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1.
EuropePMC; 2022.
Preprint in English | EuropePMC | ID: ppcovidwho-330892

ABSTRACT

Viruses are microscopic pathogens capable of causing disease and are responsible for a range of human mortality and morbidity worldwide. They can be rendered harmless or destroyed with a range of antiviral chemical compounds. Cucurbit[n]urils (CB[n]s) are a macrocycle chemical compound existing as a range of homologues;due to their structure they can bind to biological materials, acting as supramolecular “hosts” to “guests”, such as amino acids. Due to the increasing need for a non-toxic antiviral compound, we investigated whether cucurbit[n]urils could act in an antiviral manner. We have found that certain cucurbit[n]uril homologues do indeed have an antiviral effect against a range of viruses, including RSV and SARS-CoV-2. In particular, we demonstrate that CB[7] is the active homologue of CB[n] mixtures, having an antiviral effect against enveloped and non-enveloped species. High levels of efficacy were observed with five-minute contact times across different viruses. We also demonstrate that CB[7] acts with an extracellular virucidal mode of action via host-guest supramolecular interactions between viral surface proteins and the CB[n] cavity, rather than via cell internalisation or a virustatic mechanism. This finding demonstrates that CB[7] acts as a supramolecular virucidal antiviral (a mechanism distinct from other current extracellular antivirals) demonstrating the potential of supramolecular interactions for future antiviral disinfectants.

2.
EuropePMC; 2022.
Preprint in English | EuropePMC | ID: ppcovidwho-330185

ABSTRACT

Viruses are microscopic pathogens capable of causing disease and are responsible for a range of human mortality and morbidity worldwide. They can be rendered harmless or destroyed with a range of antiviral chemical compounds. Cucurbit[n]urils (CB[n]s) are a macrocycle chemical compound existing as a range of homologues;due to their structure they can bind to biological materials, acting as supramolecular host to guests, such as amino acids. Due to the increasing need for a non-toxic antiviral compound, we investigated whether cucurbit[n]urils could act in an antiviral manner. We have found that certain cucurbit[n]uril homologues do indeed have an antiviral effect against a range of viruses, including RSV and SARS-CoV-2. In particular, we demonstrate that CB[7] is the active homologue of CB[n] mixtures, having an antiviral effect against enveloped and non-enveloped species. High levels of efficacy were observed with five-minute contact times across different viruses. We also demonstrate that CB[7] acts with an extracellular virucidal mode of action via host-guest supramolecular interactions between viral surface proteins and the CB[n] cavity, rather than via cell internalisation or a virustatic mechanism. This finding demonstrates that CB[7] acts as a supramolecular virucidal antiviral (a mechanism distinct from other current extracellular antivirals) demonstrating the potential of supramolecular interactions for future antiviral disinfectants.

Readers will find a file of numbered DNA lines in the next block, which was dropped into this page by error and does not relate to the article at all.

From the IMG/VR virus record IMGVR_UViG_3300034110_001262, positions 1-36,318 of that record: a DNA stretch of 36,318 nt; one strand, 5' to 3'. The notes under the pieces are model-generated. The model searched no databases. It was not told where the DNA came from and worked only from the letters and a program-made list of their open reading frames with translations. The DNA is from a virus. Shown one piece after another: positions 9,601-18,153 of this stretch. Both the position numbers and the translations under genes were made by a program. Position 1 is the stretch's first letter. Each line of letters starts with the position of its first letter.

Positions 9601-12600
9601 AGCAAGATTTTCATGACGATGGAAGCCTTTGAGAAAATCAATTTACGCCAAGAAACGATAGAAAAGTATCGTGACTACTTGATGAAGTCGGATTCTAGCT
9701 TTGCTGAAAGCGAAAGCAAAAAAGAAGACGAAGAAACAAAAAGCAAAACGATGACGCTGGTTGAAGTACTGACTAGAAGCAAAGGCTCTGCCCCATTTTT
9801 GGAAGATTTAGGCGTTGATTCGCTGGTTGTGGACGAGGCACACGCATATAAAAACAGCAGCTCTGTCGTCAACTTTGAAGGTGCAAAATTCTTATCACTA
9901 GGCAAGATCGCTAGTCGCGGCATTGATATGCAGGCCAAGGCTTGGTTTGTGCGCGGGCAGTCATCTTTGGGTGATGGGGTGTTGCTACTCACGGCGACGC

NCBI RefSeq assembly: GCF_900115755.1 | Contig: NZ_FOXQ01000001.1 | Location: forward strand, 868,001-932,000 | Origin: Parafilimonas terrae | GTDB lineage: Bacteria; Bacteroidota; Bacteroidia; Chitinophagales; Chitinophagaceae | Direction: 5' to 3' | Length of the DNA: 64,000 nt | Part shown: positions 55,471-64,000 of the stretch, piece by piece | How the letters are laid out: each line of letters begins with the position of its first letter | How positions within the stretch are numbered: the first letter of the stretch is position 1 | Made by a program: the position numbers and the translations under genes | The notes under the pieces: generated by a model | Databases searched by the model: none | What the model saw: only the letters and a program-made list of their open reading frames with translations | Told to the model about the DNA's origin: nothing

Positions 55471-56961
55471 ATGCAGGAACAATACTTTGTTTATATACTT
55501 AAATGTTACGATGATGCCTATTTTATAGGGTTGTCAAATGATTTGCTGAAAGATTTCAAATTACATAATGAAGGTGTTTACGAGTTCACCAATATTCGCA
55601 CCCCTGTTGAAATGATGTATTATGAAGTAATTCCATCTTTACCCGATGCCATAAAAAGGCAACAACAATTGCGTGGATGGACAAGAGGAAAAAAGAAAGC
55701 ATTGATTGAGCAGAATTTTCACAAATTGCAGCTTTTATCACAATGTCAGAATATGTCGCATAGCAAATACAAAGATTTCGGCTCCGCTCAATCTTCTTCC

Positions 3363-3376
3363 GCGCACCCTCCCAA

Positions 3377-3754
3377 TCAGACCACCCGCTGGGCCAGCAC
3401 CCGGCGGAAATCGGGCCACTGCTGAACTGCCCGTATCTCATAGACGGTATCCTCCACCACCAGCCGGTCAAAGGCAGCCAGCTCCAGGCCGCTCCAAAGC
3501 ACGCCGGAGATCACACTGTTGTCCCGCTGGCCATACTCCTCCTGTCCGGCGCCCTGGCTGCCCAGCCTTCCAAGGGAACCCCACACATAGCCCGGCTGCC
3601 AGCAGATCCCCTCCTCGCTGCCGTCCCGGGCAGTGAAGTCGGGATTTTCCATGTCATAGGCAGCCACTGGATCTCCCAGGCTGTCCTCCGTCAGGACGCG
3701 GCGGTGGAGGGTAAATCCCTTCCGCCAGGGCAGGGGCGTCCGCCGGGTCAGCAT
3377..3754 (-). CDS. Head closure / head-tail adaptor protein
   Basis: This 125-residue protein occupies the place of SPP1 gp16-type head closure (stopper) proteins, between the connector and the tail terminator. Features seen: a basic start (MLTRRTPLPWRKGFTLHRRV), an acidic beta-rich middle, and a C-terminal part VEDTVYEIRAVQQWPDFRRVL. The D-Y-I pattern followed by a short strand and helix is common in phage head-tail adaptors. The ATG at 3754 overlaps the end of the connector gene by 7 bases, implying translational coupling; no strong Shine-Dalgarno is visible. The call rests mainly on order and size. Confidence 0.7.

3.
EuropePMC; 2021.
Preprint in English | EuropePMC | ID: ppcovidwho-305023

ABSTRACT

Background: The reopening of schools during the COVID-19 pandemic has raised concerns about widespread infection and transmission of SARS-CoV-2 in educational settings. In June 2020, Public Health England (PHE) initiated prospective national surveillance of SARS-CoV-2 in primary schools across England (sKIDs). We used this opportunity to assess the feasibility and agreeability of large-scale surveillance and testing for SARS-CoV-2 infections in school among staff, parents and students.Methods: Staff and students in 131 primary schools were asked to complete a questionnaire at recruitment and provide weekly nasal swabs for SARS-CoV-2 RT-PCR testing (n=86) or swabs with blood samples for antibody testing (n=45) at the beginning and end the summer half-term. In six blood sampling schools, students were asked to complete a pictorial questionnaire before and after their investigations.Results: In total, 134 children aged 4-7 years (n=40) or 8-11 years (n=95) completed the pictorial questionnaire fully or partially. Prior to sampling, oral fluid sampling was the most acceptable test (107/132, 81%) followed by throat swabs (80/134, 59%), nose swabs (77/132, 58%), and blood tests (48/130, 37%). Younger students were more nervous about all tests than older students but, after completing their tests, most children reported a “better than expected” experience with all the investigations. Students were more likely to agree to additional testing for nose swabs (93/113, 82%) and oral fluid (93/114, 82%), followed by throat swabs (85/113, 75%) and blood tests (72/108, 67%). Parents (n=3,994) and staff (n=2,580) selected a preference for weekly testing with nose swabs, throat swabs or oral fluid sampling, although staff were more flexible about testing frequency. Conclusions: Primary school staff and parents were supportive of regular tests for SARS-CoV-2 and selected a preference for weekly testing. Children preferred nose swabs and oral fluids over throat swabs or blood sampling.Funding Statement: This surveillance was internally funded by PHE and did not receive any specific grant funding from agencies in the public, commercial or not-for-profit sectors.Declaration of Interests: None.Ethics Approval Statement: PHE has legal permission, provided by Regulation 3 of The Health Service (Control of Patient Information) Regulations 2002, to process patient confidential information for national surveillance of communicable diseases and as such, individual patient consent is not required.